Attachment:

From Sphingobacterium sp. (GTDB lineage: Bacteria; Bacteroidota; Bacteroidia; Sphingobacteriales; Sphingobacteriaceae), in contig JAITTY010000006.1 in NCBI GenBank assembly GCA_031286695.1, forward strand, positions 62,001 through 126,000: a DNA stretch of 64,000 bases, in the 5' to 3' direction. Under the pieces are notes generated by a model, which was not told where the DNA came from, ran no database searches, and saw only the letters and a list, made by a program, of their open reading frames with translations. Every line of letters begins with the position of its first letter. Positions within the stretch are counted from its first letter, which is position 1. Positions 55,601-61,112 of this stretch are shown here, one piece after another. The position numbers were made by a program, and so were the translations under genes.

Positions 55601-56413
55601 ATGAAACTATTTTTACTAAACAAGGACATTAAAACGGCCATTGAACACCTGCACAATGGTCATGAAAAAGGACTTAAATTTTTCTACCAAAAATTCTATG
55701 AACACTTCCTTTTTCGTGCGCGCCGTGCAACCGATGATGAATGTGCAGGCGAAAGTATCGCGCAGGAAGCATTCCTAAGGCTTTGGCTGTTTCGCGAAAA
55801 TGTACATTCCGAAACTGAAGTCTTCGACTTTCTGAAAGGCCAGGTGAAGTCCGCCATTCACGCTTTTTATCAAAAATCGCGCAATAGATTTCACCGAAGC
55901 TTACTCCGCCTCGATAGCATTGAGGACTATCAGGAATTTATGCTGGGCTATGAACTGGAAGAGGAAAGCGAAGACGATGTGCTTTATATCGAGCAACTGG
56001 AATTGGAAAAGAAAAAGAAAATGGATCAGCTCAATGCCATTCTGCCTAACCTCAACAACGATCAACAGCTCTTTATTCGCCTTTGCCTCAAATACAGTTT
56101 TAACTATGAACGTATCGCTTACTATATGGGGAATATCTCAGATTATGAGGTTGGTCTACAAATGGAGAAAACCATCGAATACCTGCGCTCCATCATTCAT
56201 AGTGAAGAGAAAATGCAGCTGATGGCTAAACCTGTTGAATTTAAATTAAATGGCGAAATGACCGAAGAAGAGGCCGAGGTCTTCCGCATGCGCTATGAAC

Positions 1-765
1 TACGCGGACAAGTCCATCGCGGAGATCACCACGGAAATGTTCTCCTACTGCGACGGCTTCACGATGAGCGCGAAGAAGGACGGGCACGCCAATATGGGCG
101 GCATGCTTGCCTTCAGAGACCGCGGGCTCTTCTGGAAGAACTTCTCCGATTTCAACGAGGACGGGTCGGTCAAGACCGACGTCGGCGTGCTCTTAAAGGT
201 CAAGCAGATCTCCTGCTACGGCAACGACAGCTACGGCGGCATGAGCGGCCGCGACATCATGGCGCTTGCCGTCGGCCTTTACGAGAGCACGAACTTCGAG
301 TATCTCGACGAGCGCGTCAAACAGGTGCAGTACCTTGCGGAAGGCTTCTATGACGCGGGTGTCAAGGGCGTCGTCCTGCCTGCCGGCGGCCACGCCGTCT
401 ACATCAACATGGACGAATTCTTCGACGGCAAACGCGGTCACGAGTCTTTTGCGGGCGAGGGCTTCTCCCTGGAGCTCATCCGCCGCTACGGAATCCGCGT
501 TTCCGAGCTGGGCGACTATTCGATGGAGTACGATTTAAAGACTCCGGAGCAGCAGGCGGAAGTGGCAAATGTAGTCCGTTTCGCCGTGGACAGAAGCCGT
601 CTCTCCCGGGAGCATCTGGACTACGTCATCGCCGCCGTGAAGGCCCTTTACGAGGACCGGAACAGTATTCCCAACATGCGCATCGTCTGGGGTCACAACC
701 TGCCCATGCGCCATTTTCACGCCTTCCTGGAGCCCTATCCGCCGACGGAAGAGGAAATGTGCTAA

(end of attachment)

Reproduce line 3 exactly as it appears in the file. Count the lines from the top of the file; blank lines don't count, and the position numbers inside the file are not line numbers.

55601 ATGAAACTATTTTTACTAAACAAGGACATTAAAACGGCCATTGAACACCTGCACAATGGTCATGAAAAAGGACTTAAATTTTTCTACCAAAAATTCTATG